The day I ended up on the six o’clock news

Months ago, I signed up to volunteer as a media spokesperson for Breast Cancer Care and Macmillan. I had a long phone chat with both charities to discuss what I would be happy to do (interviews for certain newspapers, radio) and what I wouldn’t (Daily Mail, Sun etc). They asked whether I’d appear on TV. I said I’d think about it, if it came up.

On Friday, I was clearing up after breakfast with the kids when I got a text from someone at Macmillan, asking whether I was free that morning for an interview about the BRCA news story. As luck would have it, I’d actually managed to read a bit of news in bed, so I knew what she was talking about. I said I had the kids with me but I’d be happy to help if I could. When she called and explained that it was a TV interview (for the Victoria Derbyshire show), I had some misgivings, but I put them to one side. This was the first time Macmillan had asked me to do anything, and I wanted to say yes. So I said yes.

There followed a couple of hours of madness. Cancelling the plans I’d (just) made with friends. Getting changed and applying (minimal) makeup. Getting Joseph changed because I’d sort of said he might get to be on TV and he wanted to wear his new Star Wars jumper. Getting a bag packed with snacks and drinks and nappies and changes of clothes. Getting Joe’s rucksack packed with a few toys and books. Getting the car seats out of the car, so they could be put in the taxi that was being sent. And in between, one phone call after another from the BBC. While I was distracted, the kids took the opportunity to move every single item in the house from one room to another. Paul usually works from home on a Friday, but he was in London, and my mum is often around on Friday mornings, but she was looking after my poorly nephew. It was mayhem.

At ten o’clock, the taxi hadn’t turned up and the BBC decided it was too risky for me to set off any later, as they needed me at the BBC studio in Leicester by ten thirty at the latest. New plan. We’d do it over FaceTime. Joseph was devastated. The FaceTime thing didn’t count as being on TV, as far as he was concerned. I messaged my mum and asked whether she could leave the poorly nephew with my poorly dad for half an hour and come over to help me, and she turned up a few minutes later. The call came through, and it all went reasonably smoothly. I answered the questions without forgetting any everyday words (this happens to me a lot since chemo) and neither of the children did anything embarrassing. It was done. Mum went home.

Joseph and Elodie were pretty fed up, after being stuck inside and ignored for most of the morning. So we went to the park. We met a cat there that we see quite regularly. He’s white with black patches, and we call him Cow Cat. Elodie pointed at him and shouted ‘CA!’ I had no idea that she knew what a cat was, and it felt like a special moment. Joseph did his proud big brother bit, showing her how to stroke the cat gently. But then when we came to go home, he burst into tears. ‘I will miss that cat forever!’ he wailed. ‘I love him so much!’ An hour later, with lunch on the table, he was still crying. Every few minutes, between sobs, he shouted out ‘I love you, cat!’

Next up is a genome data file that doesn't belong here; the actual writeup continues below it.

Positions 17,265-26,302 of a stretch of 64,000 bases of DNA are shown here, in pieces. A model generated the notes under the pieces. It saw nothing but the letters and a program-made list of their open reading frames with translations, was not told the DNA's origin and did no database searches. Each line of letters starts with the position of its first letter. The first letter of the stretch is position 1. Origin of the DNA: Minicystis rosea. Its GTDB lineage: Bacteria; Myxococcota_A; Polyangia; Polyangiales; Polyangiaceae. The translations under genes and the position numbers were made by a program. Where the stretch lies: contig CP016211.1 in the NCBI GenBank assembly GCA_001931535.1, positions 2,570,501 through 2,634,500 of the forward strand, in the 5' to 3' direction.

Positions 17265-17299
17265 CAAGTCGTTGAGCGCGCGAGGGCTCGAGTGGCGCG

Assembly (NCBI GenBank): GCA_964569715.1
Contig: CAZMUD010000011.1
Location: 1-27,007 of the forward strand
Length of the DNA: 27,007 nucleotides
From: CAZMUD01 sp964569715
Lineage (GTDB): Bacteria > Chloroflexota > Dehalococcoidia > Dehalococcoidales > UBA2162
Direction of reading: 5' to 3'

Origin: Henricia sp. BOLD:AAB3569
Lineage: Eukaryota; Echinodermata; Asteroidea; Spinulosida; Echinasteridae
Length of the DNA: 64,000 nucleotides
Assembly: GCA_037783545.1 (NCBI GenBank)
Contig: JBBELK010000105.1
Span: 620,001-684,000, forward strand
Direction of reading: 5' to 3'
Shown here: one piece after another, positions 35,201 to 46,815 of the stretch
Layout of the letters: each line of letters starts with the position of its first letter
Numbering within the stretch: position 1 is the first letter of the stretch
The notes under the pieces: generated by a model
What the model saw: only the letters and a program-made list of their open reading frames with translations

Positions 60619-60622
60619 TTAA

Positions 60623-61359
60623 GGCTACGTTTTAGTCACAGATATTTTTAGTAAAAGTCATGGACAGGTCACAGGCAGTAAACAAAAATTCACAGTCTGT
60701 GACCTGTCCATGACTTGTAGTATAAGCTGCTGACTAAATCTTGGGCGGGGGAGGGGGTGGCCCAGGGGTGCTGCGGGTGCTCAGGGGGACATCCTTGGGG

The events of the morning seemed a long way away, but then my phone rang again, and it was someone from the BBC in London, and he wanted to know whether he could arrange for a film crew to come to my house to record a longer interview for the six o’clock and ten o’clock news. I said yes, and we waited for them to arrive. Things were calmer this time, as they were coming to us, and (more importantly) it was Elodie’s nap time.

When the reporter and cameraman arrived, Joseph emerged in his Darth Vader mask and was quite interested in what was going on for a couple of minutes, but then boredom set in. While the reporter asked me questions, Joseph kept wandering in and out of shot with a light saber. It took about an hour in total, with filming in three different rooms, and then they were gone.

Just before I took them upstairs for a bath, I put the kids on the sofa and turned on the news. Elodie doesn’t watch any TV yet, but for once in her life she sat still. Joseph had a lot of questions about the concept of news in general, and didn’t really bat an eyelid when we appeared. But once they were in bed and I’d put the house back together, I watched it again. I thought about friends and strangers watching it all over the country. And I hoped it would, in some small way, be helpful to someone who’s currently going through what I was going through a year ago.

The next morning, Facebook threw up a blog post I’d put up a year before, when I was preparing for my double mastectomy. It seemed like a strange coincidence, given that I’d spent the previous day thinking and talking about the decision to have that operation. Despite the latest findings, I’m glad I’m here and not there, still waiting for it to happen, still capable of changing my mind. I know that, whatever the studies said, I would have felt like a ticking time bomb if I’d kept my breasts. Much as I hate having lost them, I’m still pretty glad that they’re gone.

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